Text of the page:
Enjoying this article? Click here to subscribe for full access. Just $5 a month.

Some in the scientific community argue that this perspective is unrealistic. Politics, being what they are, is all about getting elected; complex strategic calculations in the Asia-Pacific offer little comfort during a tough reelection fight that is focused on the domestic economy. With Congress having a number of incumbents whose constituencies loathe the thought of cuts to Medicare, Medicaid, Veterans’ benefits, and Social Security, taking greater risks in national security is a more tangible option. As the nation borrows over $1 trillion per year, the quest to balance the budget is impossible without dramatic spending cuts given the unacceptability of tax increases.

The nation’s deficit crisis may soon turn the United States’ geopolitical posture from one that is ideologically based on global interventionism—popular with both Republicans and Democrats—to one  more  akin to defense non-intervention. While international trade will continue and expand, the United States may cease to be a shining city upon a hill and the global policeman. It is somewhat paradoxical that after the country demonstrated overwhelming conventional superiority in the last two wars—Afghanistan and Iraq—the cost of that capability may lead to a renaissance of nuclear deterrence and  the development of cyber deterrence as a strategic policy, a move that may be more useful in an “Asia-Pacific century” than many realize.  In comparison to large conventional forces and the decades of veteran’s benefits that follow, the nuclear arsenal is far more affordable over the long term. Cyber is also more cost effective when it comes to R&D and expensive acquisition programs.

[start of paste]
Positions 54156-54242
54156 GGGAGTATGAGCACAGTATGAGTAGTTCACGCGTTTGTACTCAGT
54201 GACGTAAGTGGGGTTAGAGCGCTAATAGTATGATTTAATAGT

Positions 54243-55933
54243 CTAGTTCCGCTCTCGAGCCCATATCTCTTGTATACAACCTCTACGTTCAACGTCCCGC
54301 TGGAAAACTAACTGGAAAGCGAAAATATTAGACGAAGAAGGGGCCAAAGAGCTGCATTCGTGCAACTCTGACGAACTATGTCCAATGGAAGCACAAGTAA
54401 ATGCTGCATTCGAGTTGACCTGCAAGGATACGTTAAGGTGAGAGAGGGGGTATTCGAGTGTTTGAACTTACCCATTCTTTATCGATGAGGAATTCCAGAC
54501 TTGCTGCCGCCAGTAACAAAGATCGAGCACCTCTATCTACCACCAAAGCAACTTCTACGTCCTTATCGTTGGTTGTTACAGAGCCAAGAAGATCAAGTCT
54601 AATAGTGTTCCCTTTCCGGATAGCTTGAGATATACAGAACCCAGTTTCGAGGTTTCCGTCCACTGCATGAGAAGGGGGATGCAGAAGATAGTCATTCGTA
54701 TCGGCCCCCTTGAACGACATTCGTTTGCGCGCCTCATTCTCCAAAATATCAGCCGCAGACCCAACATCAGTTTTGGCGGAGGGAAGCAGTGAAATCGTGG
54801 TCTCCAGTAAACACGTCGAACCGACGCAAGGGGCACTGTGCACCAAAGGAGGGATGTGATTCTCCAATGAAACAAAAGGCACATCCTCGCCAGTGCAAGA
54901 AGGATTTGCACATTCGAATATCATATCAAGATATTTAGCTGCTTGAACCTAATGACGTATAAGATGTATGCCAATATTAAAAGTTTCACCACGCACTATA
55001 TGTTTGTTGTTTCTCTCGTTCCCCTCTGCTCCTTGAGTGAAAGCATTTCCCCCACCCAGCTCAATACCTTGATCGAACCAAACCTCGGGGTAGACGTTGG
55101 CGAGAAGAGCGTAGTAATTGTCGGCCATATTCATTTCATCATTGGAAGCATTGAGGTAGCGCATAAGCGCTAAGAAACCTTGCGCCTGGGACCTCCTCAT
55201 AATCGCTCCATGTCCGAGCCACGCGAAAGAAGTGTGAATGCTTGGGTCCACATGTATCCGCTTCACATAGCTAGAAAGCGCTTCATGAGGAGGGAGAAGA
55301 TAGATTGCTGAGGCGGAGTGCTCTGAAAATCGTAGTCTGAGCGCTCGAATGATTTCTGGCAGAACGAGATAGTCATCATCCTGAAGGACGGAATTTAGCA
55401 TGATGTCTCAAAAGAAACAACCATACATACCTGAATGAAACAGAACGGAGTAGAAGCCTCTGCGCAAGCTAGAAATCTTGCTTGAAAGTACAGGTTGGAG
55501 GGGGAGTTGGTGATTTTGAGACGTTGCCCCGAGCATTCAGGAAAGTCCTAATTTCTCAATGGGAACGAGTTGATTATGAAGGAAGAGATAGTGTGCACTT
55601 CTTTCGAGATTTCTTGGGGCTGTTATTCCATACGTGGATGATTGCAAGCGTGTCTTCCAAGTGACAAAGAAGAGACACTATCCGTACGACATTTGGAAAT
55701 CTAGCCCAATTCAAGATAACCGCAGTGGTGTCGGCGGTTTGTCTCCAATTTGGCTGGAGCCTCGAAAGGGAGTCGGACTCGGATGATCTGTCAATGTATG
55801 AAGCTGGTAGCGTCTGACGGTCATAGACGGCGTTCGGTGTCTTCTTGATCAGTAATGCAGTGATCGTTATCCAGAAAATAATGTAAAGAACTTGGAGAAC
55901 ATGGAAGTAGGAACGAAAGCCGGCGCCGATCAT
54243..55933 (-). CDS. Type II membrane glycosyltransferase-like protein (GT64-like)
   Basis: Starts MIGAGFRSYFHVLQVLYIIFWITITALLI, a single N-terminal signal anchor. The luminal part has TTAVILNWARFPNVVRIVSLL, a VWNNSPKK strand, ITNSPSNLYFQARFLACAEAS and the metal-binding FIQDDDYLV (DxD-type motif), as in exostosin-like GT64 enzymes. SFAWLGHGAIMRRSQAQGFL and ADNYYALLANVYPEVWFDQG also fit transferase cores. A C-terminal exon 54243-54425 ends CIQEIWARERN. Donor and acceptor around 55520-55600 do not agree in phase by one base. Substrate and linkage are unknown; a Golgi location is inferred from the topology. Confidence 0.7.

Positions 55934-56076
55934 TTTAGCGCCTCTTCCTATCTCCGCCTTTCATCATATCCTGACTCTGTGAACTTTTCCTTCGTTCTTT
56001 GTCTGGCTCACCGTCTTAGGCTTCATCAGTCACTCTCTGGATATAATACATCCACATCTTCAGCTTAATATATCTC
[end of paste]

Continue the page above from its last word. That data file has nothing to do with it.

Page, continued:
With a per-unit price estimated at about $4 billion, a new Ohio-class-replacing nuclear ballistic missile submarine (SSBN-X) can produce strategic deterrence for less than an army division of 10,000 career soldiers whose compensation―with pensions and benefits―continues for an additional 40 years after these soldiers have served. A key policy driver in coming years may prove to be the limited costs of upgrading and maintaining existing nuclear weapons when a cash-strapped federal government seeks to reduce the deficit. Maintaining and upgrading existing nuclear weapon systems is inexpensive by comparison. Even if nuclear weapons are bound―as Kenneth N. Waltz states―to make people uneasy because of their immense destructive power, nuclear arms may prove to be a budgetary emergency exit.